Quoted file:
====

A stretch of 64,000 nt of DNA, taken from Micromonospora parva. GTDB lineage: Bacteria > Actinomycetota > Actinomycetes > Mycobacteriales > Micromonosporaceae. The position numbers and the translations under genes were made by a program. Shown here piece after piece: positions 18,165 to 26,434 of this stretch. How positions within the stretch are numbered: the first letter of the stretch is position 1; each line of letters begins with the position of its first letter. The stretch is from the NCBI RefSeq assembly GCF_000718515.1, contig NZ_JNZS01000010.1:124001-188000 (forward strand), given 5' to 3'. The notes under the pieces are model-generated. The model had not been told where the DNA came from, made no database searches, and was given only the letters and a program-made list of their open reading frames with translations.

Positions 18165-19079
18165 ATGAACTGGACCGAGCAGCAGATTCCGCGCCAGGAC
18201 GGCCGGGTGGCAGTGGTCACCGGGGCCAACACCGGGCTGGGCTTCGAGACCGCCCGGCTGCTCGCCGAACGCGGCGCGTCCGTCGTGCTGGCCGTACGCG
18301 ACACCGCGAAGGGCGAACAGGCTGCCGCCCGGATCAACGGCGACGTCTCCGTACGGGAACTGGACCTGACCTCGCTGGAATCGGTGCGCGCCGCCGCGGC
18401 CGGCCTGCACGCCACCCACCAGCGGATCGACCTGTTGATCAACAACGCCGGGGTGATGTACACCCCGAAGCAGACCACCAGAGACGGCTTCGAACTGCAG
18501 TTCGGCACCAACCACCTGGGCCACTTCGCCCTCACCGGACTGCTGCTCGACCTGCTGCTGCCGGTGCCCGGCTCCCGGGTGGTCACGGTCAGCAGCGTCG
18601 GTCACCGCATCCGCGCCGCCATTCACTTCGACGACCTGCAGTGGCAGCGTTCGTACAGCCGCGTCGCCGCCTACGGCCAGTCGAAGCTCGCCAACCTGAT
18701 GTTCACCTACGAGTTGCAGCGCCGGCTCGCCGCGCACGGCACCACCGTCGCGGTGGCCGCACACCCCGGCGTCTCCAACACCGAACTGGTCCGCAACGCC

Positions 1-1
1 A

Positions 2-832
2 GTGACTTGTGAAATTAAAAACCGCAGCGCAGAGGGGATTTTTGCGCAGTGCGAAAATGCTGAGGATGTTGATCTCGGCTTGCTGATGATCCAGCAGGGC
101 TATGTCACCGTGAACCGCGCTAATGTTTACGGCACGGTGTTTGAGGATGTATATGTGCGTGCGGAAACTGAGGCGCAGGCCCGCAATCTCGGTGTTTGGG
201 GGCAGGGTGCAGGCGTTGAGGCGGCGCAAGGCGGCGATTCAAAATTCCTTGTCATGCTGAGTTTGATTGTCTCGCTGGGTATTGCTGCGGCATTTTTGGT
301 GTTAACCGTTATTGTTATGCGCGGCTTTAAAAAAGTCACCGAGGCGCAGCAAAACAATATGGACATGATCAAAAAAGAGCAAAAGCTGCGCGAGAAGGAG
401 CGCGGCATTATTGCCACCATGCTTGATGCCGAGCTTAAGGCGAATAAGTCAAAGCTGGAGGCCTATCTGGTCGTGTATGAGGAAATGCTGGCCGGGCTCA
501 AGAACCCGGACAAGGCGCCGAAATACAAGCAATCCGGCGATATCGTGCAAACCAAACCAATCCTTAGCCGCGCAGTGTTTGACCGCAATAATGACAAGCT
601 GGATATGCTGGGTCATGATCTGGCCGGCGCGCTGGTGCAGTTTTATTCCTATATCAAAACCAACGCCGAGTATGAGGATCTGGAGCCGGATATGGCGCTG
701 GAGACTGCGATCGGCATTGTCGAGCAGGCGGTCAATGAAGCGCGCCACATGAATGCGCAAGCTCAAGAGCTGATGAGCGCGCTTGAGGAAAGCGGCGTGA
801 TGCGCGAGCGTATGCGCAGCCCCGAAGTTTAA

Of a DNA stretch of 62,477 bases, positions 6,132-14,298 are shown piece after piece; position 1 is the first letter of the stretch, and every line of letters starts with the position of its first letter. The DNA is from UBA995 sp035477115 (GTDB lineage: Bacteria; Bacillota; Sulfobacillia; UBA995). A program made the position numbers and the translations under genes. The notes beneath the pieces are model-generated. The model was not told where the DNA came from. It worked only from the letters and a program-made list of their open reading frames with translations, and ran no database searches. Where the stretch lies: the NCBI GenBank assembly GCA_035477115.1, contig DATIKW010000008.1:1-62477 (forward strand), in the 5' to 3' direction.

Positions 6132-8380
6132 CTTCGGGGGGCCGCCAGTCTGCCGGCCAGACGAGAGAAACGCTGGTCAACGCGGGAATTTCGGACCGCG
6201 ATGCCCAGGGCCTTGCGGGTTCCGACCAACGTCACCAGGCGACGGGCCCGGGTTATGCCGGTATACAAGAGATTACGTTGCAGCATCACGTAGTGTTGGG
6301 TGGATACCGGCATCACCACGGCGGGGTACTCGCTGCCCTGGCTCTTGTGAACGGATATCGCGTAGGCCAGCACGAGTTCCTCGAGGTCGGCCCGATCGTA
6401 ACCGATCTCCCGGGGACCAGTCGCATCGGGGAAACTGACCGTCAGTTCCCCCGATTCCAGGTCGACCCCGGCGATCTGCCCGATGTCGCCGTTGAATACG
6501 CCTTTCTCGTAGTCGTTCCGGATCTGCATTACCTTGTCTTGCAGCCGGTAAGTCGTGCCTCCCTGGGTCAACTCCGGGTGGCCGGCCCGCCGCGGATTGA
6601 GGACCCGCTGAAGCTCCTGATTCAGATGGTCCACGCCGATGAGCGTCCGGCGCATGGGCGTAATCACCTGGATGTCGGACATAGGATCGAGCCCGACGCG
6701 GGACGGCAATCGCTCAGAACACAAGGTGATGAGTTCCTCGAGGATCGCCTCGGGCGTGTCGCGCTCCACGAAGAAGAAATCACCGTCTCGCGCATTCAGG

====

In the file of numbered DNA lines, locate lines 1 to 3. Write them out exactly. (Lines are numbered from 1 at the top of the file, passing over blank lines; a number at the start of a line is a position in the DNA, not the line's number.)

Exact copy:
A stretch of 64,000 nt of DNA, taken from Micromonospora parva. GTDB lineage: Bacteria > Actinomycetota > Actinomycetes > Mycobacteriales > Micromonosporaceae. The position numbers and the translations under genes were made by a program. Shown here piece after piece: positions 18,165 to 26,434 of this stretch. How positions within the stretch are numbered: the first letter of the stretch is position 1; each line of letters begins with the position of its first letter. The stretch is from the NCBI RefSeq assembly GCF_000718515.1, contig NZ_JNZS01000010.1:124001-188000 (forward strand), given 5' to 3'. The notes under the pieces are model-generated. The model had not been told where the DNA came from, made no database searches, and was given only the letters and a program-made list of their open reading frames with translations.

Positions 18165-19079
18165 ATGAACTGGACCGAGCAGCAGATTCCGCGCCAGGAC